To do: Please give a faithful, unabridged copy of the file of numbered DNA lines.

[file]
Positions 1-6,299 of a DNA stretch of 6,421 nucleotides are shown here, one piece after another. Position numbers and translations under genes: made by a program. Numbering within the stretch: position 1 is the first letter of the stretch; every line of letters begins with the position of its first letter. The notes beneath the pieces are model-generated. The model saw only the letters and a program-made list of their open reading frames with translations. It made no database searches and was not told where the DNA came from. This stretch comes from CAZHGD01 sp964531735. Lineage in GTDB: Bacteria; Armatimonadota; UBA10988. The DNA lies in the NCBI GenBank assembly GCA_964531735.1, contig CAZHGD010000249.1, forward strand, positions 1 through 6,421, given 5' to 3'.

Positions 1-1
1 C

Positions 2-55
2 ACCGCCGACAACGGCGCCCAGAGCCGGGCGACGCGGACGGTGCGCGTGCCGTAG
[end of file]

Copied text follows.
Positions 1-6,299 of a DNA stretch of 6,421 nucleotides are shown here, one piece after another. Position numbers and translations under genes: made by a program. Numbering within the stretch: position 1 is the first letter of the stretch; every line of letters begins with the position of its first letter. The notes beneath the pieces are model-generated. The model saw only the letters and a program-made list of their open reading frames with translations. It made no database searches and was not told where the DNA came from. This stretch comes from CAZHGD01 sp964531735. Lineage in GTDB: Bacteria; Armatimonadota; UBA10988. The DNA lies in the NCBI GenBank assembly GCA_964531735.1, contig CAZHGD010000249.1, forward strand, positions 1 through 6,421, given 5' to 3'.

Positions 1-1
1 C

Positions 2-55
2 ACCGCCGACAACGGCGCCCAGAGCCGGGCGACGCGGACGGTGCGCGTGCCGTAG